I was a guest on the DriveThru HR radio show a couple weeks ago and one caller asked a great question that we only partially addressed due to time. John Jorgerson asked, “How do you convince an organization to use social media or be accepting and how do you then use it?”
It’s a big question and in my opinion, there are a whole host of answers that work. In my experience, when many people begin using social media platforms, like other “new” things, there is a kind of excitement that comes with it. And, almost everyone who is a regular user that I’ve talked to says they go through some similar phases in the social media process:
- “I don’t get it” phase– You think everyone is just being narcissistic by talking about what type of coffee they’ve just had.
- “Oh really?” phase- This is when you meet someone who uses the tools and they share an example or two with you that piques your curiosity.
- “Wow! This is fun!” phase– At this point you’re using the sites, you’re networking, you’re getting exposure to new information that you may not have found elsewhere. You begin making time to use social media every day and you look forward to it.
- “I’m going to share it with the world” phase– People who “get” it typically move to this phase quickly and want to share this great forum with everyone who will listen. The only problem is that by the time you get to this phase, you realize the value and you also realize that most people are back at the first phase. They just don’t get it, they don’t want to, and they are full of excuses of why they will never get it.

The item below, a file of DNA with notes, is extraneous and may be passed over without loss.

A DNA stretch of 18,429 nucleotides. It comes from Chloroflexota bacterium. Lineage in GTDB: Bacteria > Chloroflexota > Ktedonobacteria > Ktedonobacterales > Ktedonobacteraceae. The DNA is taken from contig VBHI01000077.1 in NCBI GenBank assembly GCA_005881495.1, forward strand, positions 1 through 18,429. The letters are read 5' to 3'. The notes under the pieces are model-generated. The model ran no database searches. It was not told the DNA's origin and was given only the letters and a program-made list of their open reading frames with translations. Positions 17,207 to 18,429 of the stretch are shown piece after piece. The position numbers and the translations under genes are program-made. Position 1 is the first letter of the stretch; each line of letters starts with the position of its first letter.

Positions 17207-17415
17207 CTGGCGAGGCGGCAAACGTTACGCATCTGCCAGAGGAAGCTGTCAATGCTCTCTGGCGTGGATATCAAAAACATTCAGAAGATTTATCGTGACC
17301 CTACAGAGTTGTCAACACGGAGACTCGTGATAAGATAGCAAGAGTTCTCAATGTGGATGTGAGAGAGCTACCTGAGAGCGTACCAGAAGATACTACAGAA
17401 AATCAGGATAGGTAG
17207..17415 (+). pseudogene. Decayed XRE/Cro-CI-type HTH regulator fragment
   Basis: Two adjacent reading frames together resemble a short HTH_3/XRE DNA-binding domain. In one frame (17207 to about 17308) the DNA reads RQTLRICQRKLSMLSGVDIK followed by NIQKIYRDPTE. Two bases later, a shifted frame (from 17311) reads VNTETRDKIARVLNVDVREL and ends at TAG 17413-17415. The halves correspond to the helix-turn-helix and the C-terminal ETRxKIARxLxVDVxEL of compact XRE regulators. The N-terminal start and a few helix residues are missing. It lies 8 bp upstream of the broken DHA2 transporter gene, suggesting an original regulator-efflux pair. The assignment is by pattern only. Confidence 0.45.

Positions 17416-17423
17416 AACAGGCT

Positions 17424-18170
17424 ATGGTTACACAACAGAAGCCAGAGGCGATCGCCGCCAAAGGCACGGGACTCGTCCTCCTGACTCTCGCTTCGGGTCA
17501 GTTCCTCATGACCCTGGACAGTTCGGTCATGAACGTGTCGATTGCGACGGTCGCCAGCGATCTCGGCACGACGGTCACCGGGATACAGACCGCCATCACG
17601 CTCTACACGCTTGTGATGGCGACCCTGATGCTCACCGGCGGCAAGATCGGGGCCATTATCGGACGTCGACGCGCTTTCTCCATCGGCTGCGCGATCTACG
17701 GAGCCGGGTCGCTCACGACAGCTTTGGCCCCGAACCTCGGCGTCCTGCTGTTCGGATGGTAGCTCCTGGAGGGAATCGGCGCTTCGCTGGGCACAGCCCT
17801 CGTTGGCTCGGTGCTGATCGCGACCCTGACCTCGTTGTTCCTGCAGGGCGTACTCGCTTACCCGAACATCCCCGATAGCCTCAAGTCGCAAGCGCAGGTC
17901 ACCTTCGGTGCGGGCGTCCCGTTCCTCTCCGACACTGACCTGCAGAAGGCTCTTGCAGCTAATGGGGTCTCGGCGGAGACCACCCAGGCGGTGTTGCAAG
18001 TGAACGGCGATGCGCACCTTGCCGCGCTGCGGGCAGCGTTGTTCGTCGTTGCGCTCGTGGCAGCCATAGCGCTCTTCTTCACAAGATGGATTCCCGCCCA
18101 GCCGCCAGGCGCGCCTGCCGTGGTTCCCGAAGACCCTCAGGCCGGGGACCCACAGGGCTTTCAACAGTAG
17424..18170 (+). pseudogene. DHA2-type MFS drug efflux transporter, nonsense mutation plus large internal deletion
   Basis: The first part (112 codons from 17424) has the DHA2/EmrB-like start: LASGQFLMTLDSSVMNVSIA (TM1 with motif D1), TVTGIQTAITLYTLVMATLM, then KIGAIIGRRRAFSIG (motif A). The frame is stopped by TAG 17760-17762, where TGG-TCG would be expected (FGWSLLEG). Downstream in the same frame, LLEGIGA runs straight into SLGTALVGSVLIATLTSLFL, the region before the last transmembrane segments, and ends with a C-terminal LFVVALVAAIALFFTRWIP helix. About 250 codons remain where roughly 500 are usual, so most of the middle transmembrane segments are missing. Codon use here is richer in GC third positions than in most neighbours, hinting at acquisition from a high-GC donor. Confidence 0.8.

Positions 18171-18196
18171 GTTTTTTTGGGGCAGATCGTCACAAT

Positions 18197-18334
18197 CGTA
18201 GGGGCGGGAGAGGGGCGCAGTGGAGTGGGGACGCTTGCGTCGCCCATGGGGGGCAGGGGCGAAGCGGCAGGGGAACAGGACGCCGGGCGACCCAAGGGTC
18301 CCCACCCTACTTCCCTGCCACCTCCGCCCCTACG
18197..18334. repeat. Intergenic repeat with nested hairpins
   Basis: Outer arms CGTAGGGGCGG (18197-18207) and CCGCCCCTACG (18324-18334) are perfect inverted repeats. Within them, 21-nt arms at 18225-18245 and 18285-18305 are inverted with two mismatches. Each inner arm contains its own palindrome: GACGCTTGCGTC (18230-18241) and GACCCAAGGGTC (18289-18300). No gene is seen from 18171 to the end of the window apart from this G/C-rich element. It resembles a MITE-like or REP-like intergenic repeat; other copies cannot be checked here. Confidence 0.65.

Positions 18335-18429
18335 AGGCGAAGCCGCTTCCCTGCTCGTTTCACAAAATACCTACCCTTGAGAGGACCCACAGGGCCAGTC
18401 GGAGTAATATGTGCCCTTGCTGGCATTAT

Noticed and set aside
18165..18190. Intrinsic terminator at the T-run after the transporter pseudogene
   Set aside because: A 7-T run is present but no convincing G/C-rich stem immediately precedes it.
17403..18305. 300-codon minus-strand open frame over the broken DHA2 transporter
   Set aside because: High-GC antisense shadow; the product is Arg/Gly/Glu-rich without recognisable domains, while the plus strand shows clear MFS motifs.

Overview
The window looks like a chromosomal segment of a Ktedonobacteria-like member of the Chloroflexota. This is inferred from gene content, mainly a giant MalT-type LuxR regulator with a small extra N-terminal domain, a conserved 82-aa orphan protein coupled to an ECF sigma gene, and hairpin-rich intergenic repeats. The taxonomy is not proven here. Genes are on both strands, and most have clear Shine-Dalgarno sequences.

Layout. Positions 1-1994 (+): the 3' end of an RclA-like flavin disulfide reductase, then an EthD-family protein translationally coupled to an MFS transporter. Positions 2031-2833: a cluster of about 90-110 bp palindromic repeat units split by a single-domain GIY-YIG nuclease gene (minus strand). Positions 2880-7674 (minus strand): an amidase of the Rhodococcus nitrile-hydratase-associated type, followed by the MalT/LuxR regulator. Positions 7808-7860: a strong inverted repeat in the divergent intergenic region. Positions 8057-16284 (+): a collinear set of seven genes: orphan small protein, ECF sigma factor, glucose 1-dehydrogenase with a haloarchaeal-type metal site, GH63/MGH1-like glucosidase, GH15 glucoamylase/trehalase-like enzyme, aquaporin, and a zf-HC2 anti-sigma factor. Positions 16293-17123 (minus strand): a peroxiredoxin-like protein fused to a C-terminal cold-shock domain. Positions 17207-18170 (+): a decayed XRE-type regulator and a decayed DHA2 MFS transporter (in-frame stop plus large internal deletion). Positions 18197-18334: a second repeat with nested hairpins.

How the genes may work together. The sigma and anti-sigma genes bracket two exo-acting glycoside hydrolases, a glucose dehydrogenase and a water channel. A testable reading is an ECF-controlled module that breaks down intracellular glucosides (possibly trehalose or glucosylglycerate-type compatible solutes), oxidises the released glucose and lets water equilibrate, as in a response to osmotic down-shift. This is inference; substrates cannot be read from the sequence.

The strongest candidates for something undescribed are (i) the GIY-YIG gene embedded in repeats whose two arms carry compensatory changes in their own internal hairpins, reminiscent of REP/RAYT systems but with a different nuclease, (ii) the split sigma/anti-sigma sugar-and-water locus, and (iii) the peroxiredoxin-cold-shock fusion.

- “Fine, they don’t know what they’re missing” phase- After using social media for several years, many people land here. I am here. While I love to share information with the curious, I’ve come to the realization that I don’t have to share it with the world. Especially when it comes to my own industry of human resources, I’m fine with HR pros who don’t ever want to use it. Why? More job security for me and the people who are staying up with technology and networking and less for the people who are going to make themselves extinct in a few years.
It may sound harsh but not everyone wants to learn these things. Which brings me to the answer to the question that John asked. My personal stance is that I am not ever going to convince an organization’s leadership to use social media. My approach is one where I use the tools myself in my daily work and demonstrate the value. This demonstration usually gets the leader quickly to the “Oh really?” phase and then there is no need to convince them because I’m already showing them how it benefits them. In summary, SHOW don’t TELL is my answer and my approach. I’ll address the second half of his question in a future post where I’ll explain how I use social media in my day-to-day job.
How about you? What strategies do you use to convince leaders to use social media? Or, do you even try?